Without further adieu:
Thoughts? I'll edit my post later this evening with my own after my hands stop shaking; I weedeated (weedate?) today and I'm having a little more trouble typing than I thought I would.
I haven't written much fiction. Or rather, I have--but not the kind that "counts." Yes, I wrote awful "novels" in middle and high school, and the occasional short story during college, and then a scrapped novel. It is only recently that I've really gotten my hands dirty with fiction writing, and I think that is only because the amount of fiction I've read has finally reached critical mass in my brain, and is beginning to overspill the boundaries of my skull.
And I'm gearing up for NANO; my first ever...the legwork of this book is proving...frustrating. Oh hell, I can admit it: I'm lazy. Shhh....
I think Ms. Tan hit the nail on the head when she began talking about how we as writers must let go of our own beliefs, in order to develop a cosmology relevant to the world of our story. That cosmology will influence every event and every emotion for the entire book. Our characters will respond to certain situations because of the cosmology we build into their story. So what for me would be terribly morally ambiguous reaction at best, might be a natural, possibly positive response for one of my characters in the exact same situation. It's an uncomfortable thing for me, I guess, to try and "write what I know," and then try and remove myself from it so completely--at least for longer writing. I don't get why. When writing poetry it is the same thing; "emotions recollected from tranquility" or whatever that quote is exactly. Or even when writing an essay...even though the opinions certainly belong to the author, the author remains distant, so that everything comes across clear-headed.
I am creating my female main character using the personality and life of a childhood best friend. But only in part. Obviously she is just the palette with which I will paint the novel, not the painting itself. My FMC is going down a significantly different career path; her cosmology is definitely different than the girl with whom I spent hours playing Little House on the Prairie. But it's definitely based on her--just in a completely different, oh, universe. Yeah, like in an alternate universe. One in which I am in control. Sometimes I feel like I'm worrying too much about it all, and it will all just magically flow out just perfect--ha!--and other times I get all panicked and don't know where to let the story line diverge from the person I know into the person I am creating to explore the point of my story.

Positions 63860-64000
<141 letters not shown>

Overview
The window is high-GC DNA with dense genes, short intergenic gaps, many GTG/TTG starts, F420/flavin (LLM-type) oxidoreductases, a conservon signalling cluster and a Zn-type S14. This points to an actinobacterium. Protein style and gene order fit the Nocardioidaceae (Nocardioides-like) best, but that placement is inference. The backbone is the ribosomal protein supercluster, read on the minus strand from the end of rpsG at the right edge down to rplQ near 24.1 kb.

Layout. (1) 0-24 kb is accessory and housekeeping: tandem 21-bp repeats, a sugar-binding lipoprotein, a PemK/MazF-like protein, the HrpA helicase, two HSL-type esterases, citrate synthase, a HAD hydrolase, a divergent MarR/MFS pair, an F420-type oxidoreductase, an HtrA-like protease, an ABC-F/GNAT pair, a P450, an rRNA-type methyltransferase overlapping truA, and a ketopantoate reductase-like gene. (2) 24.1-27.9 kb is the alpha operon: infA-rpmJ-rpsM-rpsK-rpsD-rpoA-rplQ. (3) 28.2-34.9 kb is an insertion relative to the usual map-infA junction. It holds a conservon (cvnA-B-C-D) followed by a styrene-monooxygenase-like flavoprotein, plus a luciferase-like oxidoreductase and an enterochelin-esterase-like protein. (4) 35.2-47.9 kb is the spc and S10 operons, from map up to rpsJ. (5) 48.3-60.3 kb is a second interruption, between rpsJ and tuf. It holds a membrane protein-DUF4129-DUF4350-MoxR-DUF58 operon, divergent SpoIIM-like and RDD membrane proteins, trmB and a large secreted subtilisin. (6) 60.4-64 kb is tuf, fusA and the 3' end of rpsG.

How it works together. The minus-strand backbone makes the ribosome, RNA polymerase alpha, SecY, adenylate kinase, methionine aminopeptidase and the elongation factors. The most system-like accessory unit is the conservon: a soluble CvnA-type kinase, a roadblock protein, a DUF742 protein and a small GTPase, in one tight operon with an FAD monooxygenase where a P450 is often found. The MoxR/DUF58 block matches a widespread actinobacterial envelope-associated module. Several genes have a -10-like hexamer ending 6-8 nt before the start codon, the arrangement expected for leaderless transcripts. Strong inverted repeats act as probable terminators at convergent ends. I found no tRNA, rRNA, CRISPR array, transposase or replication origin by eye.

I wish there were some golden rule for the research and grunt-work required for creating believable characters in longer fiction, and the cosmologies that surround those characters.
What little research I do for short fiction is all pretty much to the point, and takes just a short while. But just like the last novel, I have masses and masses of information to get through, and no idea whether or not it will be the type of information which I even need to ingest. Is it just because I'm trying so hard to keep the real writing part for November? On shorter stuff I research and write almost simultaneously--I hunt, I gather, and then I consume my fuel while making a pile of crap for someone to read. LOL. Tips from seasoned novelists would be welcome. Hint, Hint.
My mind is actually going about ninety miles a minute right now, but I don't want to make this too long. I'd rather know what you thought of the talk, or of my tangent, or both. Or neither. Perhaps you want to tell me about your little orange cat, Suzy. That'd be cool. My FMC is a cat lover, you know. And I am allergic. *sigh*